Where the tress line the water that falls asleep in the afternoon
A cura di
Following the exhibition of Sanja Ivekovic and Franco Vaccari, full of historical references, P420 looks again for emergent art, this time recommending an international selection. The exhibition,
Where the tress line the water that falls asleep in the afternoon, opens Thursday, June 4th from 6pm to 8pm. Curated by Chris Sharp, this group exhibition features artists of different backgrounds, nationalities and mediums. If they are united by anything, it is a penchant for the so-called natural and a certain ambient quality. Prioritizing thoughtfulness over thought, the work presented here is more interested in the creation of mood than the transmission of ideas.
The Mexican, Basel-based artist, Rodrigo Hernandez’s work, which is executed with a typically disarming simplicity, appeals to the sensuous, handmade character of objects while inquiring into the nature of the most fundamental media, such as sculpture and drawing, and the distinctions that supposedly separate and define them. The carefully crafted, multilayered paintings of the US-born, New York-based painter Claire Grill possess an atmospheric and muted character, variously reminiscent of textiles or shimmering surfaces. Finally the sculptures of the New Zealand, New York-based artist Kate Newby, fashioned out of everything from ceramic to textiles, generally engage the architectural aspects of a given space, subtly renegotiating it into something more meditative than functional.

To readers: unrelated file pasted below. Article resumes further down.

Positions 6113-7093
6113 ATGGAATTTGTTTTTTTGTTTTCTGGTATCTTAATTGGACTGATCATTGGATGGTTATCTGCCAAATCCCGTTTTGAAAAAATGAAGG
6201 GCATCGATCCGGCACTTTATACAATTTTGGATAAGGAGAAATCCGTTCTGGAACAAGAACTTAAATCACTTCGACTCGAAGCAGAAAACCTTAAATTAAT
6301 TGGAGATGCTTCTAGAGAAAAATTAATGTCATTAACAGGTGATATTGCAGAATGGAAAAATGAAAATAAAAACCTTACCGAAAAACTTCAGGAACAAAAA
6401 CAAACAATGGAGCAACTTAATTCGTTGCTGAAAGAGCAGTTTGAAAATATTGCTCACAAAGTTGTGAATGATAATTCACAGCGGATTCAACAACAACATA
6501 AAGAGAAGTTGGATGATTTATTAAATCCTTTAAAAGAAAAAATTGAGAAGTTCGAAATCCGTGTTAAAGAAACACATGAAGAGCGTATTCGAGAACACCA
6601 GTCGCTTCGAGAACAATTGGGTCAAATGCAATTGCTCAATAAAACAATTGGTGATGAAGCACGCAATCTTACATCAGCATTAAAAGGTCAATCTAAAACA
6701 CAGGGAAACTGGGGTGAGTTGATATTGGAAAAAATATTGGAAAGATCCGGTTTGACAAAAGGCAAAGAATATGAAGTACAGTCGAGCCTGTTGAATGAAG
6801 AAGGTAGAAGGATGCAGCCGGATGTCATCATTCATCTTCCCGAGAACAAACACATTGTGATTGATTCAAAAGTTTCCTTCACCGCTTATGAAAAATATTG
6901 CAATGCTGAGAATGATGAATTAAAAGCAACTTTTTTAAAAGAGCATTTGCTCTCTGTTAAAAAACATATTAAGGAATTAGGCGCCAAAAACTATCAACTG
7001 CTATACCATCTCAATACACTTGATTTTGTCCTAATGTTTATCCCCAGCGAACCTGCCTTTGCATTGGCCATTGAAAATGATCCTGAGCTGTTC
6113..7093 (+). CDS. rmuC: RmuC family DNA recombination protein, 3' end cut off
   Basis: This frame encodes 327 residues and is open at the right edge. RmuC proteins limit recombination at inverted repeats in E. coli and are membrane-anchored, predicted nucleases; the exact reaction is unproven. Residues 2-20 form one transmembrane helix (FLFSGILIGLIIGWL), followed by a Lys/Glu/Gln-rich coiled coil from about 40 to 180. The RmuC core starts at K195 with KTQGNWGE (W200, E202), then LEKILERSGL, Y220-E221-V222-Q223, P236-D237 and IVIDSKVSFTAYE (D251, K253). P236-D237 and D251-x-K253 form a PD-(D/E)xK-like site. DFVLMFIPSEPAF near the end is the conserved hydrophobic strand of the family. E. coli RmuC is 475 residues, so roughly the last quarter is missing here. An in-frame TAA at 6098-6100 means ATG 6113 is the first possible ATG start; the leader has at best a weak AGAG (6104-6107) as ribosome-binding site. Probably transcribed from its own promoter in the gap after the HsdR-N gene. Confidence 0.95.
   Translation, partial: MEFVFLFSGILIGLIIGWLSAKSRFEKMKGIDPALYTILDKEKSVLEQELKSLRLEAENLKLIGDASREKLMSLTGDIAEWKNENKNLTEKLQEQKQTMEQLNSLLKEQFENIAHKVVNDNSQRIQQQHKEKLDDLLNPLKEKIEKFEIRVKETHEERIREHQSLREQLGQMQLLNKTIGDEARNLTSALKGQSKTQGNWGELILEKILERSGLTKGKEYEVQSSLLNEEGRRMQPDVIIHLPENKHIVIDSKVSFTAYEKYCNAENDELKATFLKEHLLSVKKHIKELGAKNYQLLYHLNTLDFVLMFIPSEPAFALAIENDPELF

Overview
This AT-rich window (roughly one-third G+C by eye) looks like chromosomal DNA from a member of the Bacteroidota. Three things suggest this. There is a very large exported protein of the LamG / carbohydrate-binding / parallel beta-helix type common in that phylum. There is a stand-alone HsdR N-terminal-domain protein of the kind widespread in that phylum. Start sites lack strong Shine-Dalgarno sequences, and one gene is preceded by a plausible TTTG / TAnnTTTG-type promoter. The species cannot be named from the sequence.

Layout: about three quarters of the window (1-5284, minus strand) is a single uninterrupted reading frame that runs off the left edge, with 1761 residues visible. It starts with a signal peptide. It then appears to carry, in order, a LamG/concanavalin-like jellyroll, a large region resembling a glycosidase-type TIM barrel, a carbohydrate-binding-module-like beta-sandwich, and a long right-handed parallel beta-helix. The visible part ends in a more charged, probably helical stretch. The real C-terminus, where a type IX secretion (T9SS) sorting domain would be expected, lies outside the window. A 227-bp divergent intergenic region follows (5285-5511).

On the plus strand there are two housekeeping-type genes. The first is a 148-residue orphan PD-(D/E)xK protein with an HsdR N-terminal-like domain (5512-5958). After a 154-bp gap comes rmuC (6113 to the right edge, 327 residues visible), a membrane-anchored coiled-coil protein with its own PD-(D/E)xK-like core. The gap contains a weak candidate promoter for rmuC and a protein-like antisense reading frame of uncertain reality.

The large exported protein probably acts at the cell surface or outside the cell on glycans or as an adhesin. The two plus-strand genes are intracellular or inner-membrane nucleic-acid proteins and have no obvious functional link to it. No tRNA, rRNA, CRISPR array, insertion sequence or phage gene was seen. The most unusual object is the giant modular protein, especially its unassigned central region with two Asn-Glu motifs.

Together they form the mood at the heart of Where the trees line the water that falls asleep, which comes from a poem by Pierre Reverdy, Afternoon, and which could be just the title, but also the press release of this exhibition.